Chinese Chemical Letters  2019, Vol. 30 Issue (3): 767-770   PDF    
Hydrogen bonding networks controllable by the substitution position of tetrathiafulvalene on the pyridine ring
Jing Xua,1, Yibao Lib,1, Lejia Wangc, Xiaoyang Zhua, Xunwen Xiaoc,*, Yanfang Genga,*, Ke Denga,*, Qingdao Zenga,*     
a CAS Key Laboratory of Standardization and Measurement for Nanotechnology, CAS Center for Excellence in Nanoscience National Center for Nanoscience and Technology (NCNST), Beijing 100190, China;
b Key Laboratory of Organo-pharmaceutical, Chemistry Institution, Gannan Normal University, Ganzhou 341000, China;
c College of Chemical Engineering, Ningbo University of Technology, Ningbo 315211, China
Abstract: Tetrathiafulvalene (TTF), as a classical building unit, has attracted considerable attention, especially its functional derivatives. Hydrogen bonding (H-bonding) networks are a class of traditional and stable nanostructures, which play an important role in two-dimensional self-assembly and multi-component co-assembly. In this paper, we studied the regulation of H-bonding networks by functional groups in TTF derivatives. The results indicate that the position of pyridine on TTF not only affects their self-assembly structures in different solvents, but also controls the H-bonding networks through different mechanisms. Both para-TTF and meta-TTF molecules show different co-assembled structures with solvents depending on whether or not the presence of carboxylic acid group. On the pre-prepared H-bonding networks formed by famous 1, 3, 5-tris(10-carboxydecyloxy)-benzene (TCDB) molecule, both para-TTF and meta-TTF disturbed the original network structures with different degree of TCDB deformation. The formed new H-bonding networks with or without TTF derivatives participation are mainly attributed to the position of pyridine in TTF-based molecules. These results would be important for design of exceptional and functional nanostructures starting with the design of building block.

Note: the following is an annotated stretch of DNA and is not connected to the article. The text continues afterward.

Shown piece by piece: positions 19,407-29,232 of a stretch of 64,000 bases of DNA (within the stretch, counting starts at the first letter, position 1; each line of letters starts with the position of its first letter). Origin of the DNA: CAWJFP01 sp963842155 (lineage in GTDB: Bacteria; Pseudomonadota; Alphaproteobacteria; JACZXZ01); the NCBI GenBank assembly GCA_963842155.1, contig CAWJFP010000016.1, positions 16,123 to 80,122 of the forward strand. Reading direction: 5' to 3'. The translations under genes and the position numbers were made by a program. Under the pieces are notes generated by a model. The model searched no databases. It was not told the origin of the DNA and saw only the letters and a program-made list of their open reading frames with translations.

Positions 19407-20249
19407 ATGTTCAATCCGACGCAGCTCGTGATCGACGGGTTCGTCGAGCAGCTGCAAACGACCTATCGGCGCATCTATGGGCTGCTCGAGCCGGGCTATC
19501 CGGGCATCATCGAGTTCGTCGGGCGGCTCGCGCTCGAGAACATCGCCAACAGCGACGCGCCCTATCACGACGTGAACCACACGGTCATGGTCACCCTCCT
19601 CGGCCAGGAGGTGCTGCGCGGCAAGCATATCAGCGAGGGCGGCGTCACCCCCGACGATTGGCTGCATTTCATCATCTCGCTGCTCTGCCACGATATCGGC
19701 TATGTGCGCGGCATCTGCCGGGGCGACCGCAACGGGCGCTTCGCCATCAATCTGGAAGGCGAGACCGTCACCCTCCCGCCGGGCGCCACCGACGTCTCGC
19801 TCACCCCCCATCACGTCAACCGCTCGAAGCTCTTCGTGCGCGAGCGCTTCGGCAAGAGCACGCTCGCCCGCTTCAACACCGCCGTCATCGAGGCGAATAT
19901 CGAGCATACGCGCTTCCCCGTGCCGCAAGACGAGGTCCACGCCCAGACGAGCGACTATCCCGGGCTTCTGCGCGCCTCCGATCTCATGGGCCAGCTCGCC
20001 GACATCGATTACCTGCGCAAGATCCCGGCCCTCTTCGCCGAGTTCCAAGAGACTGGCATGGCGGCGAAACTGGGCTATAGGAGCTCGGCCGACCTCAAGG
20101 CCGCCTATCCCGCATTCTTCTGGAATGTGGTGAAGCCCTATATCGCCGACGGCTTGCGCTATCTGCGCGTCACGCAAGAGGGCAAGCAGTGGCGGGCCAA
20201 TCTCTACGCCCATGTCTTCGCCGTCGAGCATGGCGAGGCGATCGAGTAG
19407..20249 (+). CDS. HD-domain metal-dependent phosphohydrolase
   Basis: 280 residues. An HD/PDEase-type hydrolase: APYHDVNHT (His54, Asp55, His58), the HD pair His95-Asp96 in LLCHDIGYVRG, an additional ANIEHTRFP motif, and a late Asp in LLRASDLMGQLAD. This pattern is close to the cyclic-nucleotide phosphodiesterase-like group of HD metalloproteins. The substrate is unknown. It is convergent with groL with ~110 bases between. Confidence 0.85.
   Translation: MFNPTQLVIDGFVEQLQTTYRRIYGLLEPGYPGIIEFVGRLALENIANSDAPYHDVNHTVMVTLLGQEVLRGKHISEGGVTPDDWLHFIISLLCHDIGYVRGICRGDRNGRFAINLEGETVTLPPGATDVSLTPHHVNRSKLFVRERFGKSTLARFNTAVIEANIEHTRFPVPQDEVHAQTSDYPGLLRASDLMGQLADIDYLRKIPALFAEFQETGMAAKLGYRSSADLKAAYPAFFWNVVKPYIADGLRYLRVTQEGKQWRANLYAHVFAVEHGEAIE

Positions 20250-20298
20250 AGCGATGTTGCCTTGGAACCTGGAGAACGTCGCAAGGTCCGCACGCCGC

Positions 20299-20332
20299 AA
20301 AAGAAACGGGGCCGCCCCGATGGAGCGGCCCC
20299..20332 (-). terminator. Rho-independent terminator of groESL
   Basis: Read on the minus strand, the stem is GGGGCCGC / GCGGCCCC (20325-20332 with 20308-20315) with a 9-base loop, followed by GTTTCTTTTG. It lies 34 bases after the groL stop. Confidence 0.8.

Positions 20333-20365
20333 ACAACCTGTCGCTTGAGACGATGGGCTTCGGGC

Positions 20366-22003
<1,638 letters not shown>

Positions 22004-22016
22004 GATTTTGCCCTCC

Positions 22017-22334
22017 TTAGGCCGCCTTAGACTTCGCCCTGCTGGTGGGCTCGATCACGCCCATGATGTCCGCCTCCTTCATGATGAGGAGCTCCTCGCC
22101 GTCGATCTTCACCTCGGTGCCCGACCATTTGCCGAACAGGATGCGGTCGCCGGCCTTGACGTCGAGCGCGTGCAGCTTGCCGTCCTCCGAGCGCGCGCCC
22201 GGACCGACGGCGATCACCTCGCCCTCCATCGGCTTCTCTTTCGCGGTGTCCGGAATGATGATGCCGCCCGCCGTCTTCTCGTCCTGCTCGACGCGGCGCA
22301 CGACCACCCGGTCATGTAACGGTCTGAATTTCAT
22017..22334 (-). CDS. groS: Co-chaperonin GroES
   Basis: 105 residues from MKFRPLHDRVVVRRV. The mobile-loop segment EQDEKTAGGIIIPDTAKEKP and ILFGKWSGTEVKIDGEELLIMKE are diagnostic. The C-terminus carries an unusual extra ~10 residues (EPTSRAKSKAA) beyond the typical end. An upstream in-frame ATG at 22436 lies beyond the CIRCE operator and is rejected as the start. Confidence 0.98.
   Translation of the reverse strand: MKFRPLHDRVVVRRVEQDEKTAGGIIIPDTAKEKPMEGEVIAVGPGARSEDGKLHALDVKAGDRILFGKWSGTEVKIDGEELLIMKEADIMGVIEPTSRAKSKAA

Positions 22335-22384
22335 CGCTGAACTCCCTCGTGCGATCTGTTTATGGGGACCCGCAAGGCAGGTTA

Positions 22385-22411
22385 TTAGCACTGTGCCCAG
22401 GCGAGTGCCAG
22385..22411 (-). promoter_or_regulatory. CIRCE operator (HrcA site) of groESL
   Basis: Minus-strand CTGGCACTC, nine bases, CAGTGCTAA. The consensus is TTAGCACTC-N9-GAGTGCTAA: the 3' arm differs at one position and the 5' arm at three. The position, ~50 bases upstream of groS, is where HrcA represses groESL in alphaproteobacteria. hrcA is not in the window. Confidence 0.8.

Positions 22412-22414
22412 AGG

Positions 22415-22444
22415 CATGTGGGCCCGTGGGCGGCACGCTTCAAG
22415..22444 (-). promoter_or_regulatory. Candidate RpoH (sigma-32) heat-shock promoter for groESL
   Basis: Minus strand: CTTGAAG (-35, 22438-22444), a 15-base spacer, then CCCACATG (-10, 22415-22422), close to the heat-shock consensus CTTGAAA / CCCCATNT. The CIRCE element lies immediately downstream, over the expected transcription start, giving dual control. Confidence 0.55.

Keywords: Tetrathiafulvalene     Pyridine     Solvent     Network     Self-assembly